Wood Mackenzie foresees that Arizona and Massachusetts could vie for a spot in the top three alongside California and Hawaii, which is something of a surprise until you factor in the relationship between wind, solar, and energy storage.

Massachusetts is not located in the southwest, which is the premier solar region in the US. However, the state does have a vigorous renewable energy policy and it is (finally) on track to dive headlong into its offshore wind resources.

Despite a history of conservative policymaking designed to trip up the solar market, Arizona is currently the nation’s number three state for installed solar capacity. That’s a big jump up from its number seven position last year. It looks like the folks at Wood Mackenzie are betting on state residents and businesses to keep demand for solar running high regardless of the political obstacles.

New York State is another up-and-comer. Like Massachusetts, the state’s location in the US northeast location makes it not a prime spot for solar cell efficiency, but policy makers are making up the difference with an ambitious new clean power plan. New York is also making the most of its window for offshore wind development.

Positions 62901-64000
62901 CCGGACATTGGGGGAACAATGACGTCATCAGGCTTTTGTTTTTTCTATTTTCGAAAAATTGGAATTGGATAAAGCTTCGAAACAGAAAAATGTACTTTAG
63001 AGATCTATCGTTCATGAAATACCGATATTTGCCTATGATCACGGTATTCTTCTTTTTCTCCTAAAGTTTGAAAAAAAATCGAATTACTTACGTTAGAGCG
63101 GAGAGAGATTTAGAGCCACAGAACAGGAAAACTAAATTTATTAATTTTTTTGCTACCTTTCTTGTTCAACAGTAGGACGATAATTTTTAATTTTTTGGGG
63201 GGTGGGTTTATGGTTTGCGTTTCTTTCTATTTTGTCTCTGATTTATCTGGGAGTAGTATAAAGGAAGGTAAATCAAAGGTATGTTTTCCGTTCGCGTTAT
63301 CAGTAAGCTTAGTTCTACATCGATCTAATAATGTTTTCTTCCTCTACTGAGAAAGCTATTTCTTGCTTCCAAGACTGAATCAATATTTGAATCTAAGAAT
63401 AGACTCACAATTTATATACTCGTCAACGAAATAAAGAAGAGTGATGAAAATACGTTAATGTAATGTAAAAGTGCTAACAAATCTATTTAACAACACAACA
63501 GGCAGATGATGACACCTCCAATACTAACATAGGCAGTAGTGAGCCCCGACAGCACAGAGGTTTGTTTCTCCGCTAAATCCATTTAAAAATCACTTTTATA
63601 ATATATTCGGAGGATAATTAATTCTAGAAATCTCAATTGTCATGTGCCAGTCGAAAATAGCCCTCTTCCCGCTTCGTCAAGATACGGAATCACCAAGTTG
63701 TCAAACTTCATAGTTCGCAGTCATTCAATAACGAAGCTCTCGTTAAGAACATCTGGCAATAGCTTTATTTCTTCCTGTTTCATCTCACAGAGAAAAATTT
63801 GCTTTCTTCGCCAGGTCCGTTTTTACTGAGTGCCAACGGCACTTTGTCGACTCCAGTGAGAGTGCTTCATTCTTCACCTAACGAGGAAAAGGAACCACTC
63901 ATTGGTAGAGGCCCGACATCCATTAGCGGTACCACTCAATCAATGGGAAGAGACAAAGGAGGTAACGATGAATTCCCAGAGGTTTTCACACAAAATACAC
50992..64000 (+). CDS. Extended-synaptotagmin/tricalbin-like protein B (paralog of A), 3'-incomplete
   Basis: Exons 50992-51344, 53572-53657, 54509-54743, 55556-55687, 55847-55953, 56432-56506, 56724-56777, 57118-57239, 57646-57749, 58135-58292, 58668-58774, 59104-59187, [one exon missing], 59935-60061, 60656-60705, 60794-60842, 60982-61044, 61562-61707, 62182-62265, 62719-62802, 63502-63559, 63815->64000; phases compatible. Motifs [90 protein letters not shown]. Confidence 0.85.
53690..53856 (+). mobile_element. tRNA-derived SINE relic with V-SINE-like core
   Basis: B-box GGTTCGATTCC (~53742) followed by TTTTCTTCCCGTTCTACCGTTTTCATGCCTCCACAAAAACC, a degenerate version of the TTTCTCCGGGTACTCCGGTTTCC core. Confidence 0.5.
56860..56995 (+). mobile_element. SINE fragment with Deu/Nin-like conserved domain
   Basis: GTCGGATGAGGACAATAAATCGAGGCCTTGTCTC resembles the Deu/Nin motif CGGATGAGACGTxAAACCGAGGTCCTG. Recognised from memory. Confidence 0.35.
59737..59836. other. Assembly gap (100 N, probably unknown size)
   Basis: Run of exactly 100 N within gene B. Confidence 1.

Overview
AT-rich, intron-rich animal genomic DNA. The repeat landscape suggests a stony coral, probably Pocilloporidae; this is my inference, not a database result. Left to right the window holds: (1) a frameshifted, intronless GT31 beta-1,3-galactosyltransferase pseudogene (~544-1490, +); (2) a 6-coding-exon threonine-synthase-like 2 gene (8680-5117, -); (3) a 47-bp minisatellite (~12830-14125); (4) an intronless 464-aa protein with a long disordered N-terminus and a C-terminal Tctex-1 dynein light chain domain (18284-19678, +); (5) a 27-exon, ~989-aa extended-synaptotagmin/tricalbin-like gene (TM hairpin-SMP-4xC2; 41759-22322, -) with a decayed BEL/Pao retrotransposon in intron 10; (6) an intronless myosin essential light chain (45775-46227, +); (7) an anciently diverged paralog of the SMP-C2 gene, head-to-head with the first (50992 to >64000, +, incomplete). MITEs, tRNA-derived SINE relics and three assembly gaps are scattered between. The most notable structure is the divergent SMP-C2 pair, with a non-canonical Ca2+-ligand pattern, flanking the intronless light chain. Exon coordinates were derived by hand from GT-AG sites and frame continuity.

The bottom line message here is that even where solar and wind conditions are not optimal, state policy can still force the transition from fossil fuels to renewables.

Coal-Killing Energy Storage

Brett Wood Simon, Senior Analyst on Energy Storage with Wood Mackenziee, got on the phone with CleanTechnica last week to flesh out the interplay between energy storage growth and coal power plant shrinkage.

Some analysts are concerned that the availability of energy storage could enable coal and nuclear power plants to keep running when they otherwise wouldn’t, but Simon doesn’t see that as a significant issue.

“Generation in long-term storage won’t prop up existing coal or nuclear,” he said. “It’s just not economical in the long run, especially for the large [battery arrays]. They are expensive, and you have to ask if it’s worth putting down to keep a power plant running just another three years.”

For those concerned about the impact of Trump’s solar tariff on energy storage, Simon noted that the tariff did reduce the forecast for solar growth. That did impact the energy storage forecast, but “not to a great degree.”

The lithium supply issue and a bottleneck in battery manufacturing is another factor that could limit growth, but Simon doesn’t see any significant, long-term impact:

In the last report and this report, we did notice a light increase in lithium-ion battery rack costs…but we don’t see it as persisting more than six months or so.